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Given two positive integers $c_1$ and $c_2$ such that $c_1 < c_2$, it's easy to prove that $n^{c_1}$ is $\mathcal{O}(n^{c_2})$ while $n^{c_2}$ is not $\mathcal{O}(n^{c_1})$. In general, for any functions $f(n)$ and $g(n)$ it is possible to determine which one (or both) is true, $f \in \mathcal{O}(g)$ or $g \in \mathcal{O}(f)$ using only definition of big-O notation. Thus it is not hard to see that TIME($n^{c_1}) \subsetneq$ TIME($n^{c_2})$ without using the Time Hierarchy theorem.

So, what is the meaning of the Time Hierarchy theorem and how and where can I use it?

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You miss the meaning of the Time Hierarchy theorem, or perhaps of the classes TIME($n^k$) that you show.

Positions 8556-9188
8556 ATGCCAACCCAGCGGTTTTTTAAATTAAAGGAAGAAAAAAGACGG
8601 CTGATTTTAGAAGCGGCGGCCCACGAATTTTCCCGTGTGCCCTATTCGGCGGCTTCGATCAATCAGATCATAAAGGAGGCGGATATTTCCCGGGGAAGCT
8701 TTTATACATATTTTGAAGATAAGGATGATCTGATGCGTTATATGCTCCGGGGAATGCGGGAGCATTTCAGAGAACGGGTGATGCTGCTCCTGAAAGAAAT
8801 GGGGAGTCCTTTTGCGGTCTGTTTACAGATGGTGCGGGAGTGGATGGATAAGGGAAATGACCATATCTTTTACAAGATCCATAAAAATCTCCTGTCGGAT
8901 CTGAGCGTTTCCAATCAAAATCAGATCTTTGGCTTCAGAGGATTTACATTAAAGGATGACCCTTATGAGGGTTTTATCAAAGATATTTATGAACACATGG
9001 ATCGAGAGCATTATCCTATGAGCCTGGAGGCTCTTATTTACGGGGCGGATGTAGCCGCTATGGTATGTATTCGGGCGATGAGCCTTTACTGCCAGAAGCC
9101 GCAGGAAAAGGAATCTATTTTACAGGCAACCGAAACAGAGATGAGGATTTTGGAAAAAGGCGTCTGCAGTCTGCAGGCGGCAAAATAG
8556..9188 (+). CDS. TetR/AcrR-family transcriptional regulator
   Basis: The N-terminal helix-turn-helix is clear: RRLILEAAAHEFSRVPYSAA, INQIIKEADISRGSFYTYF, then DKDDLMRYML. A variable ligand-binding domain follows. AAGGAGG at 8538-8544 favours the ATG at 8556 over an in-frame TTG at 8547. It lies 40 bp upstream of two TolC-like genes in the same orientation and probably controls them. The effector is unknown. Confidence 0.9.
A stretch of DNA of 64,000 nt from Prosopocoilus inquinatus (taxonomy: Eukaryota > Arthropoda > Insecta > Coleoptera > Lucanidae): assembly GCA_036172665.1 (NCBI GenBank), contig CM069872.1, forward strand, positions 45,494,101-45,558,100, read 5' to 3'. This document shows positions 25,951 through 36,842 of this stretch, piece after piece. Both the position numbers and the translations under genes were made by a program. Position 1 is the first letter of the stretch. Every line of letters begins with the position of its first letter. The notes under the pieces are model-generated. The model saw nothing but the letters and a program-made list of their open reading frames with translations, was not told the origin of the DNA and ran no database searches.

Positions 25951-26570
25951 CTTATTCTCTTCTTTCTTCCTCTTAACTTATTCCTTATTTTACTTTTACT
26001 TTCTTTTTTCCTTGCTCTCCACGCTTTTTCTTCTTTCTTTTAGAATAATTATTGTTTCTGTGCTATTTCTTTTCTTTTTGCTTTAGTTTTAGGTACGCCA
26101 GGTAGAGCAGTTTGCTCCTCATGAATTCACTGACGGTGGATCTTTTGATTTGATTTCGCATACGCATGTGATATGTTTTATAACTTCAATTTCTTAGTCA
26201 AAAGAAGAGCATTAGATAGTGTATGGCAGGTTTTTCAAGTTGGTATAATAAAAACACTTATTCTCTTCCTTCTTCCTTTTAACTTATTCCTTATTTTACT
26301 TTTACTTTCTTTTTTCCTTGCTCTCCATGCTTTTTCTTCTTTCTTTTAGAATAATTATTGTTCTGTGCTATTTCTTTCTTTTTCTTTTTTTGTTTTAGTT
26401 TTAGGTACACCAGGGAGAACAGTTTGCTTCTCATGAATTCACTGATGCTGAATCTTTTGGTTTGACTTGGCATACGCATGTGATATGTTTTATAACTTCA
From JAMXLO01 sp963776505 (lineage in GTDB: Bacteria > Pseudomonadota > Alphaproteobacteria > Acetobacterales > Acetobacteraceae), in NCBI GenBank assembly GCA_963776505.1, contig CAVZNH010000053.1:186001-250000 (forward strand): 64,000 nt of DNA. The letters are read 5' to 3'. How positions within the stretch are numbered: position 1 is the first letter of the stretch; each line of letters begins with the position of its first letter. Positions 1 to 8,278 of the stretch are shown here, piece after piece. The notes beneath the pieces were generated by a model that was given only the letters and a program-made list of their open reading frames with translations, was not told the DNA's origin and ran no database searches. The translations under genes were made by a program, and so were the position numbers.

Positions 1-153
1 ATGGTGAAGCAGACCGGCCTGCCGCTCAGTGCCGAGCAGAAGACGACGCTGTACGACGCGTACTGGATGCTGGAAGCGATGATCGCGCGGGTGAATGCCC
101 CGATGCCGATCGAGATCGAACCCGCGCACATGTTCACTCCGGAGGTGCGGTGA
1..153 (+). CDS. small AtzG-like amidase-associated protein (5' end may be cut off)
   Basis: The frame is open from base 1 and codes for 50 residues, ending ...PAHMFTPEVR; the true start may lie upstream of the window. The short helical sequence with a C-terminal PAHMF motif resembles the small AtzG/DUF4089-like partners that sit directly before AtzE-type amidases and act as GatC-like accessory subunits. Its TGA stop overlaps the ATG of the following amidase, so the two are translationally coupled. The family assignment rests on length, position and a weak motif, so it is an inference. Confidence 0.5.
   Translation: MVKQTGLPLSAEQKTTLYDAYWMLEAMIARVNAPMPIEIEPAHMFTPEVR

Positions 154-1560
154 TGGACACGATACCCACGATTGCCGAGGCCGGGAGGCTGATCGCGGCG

It is indeed obvious that $O(n^k) \subsetneq O(n^{k+1})$, for instance. It is also clear that the set of Turing machines that run in time $O(n^k)$ is a strict subset of those that run in $O(n^{k+1})$.

However, it is not immediately obvious that the set of problems that can be solved by TMs in time $O(n^k)$ (i.e., the class TIME($n^k$)) is a strict subset of TIME($n^{k+1})$. For this much stronger statement, you need the Time Hierarchy Theorem. That is, you need to argue that there exists some problem that can be solved in time $n^{k+1}$ but not in time $n^k$. (Of course, this is just a special case of applying the theorem to polynomial running times.)

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  • $\begingroup$ Thanks for clarification. Now I understand, big-O is used for classifications functions and Turing machines, while TIME($.$) is a problem class. That was the key point. $\endgroup$ – B.K. Dec 9 '17 at 14:46

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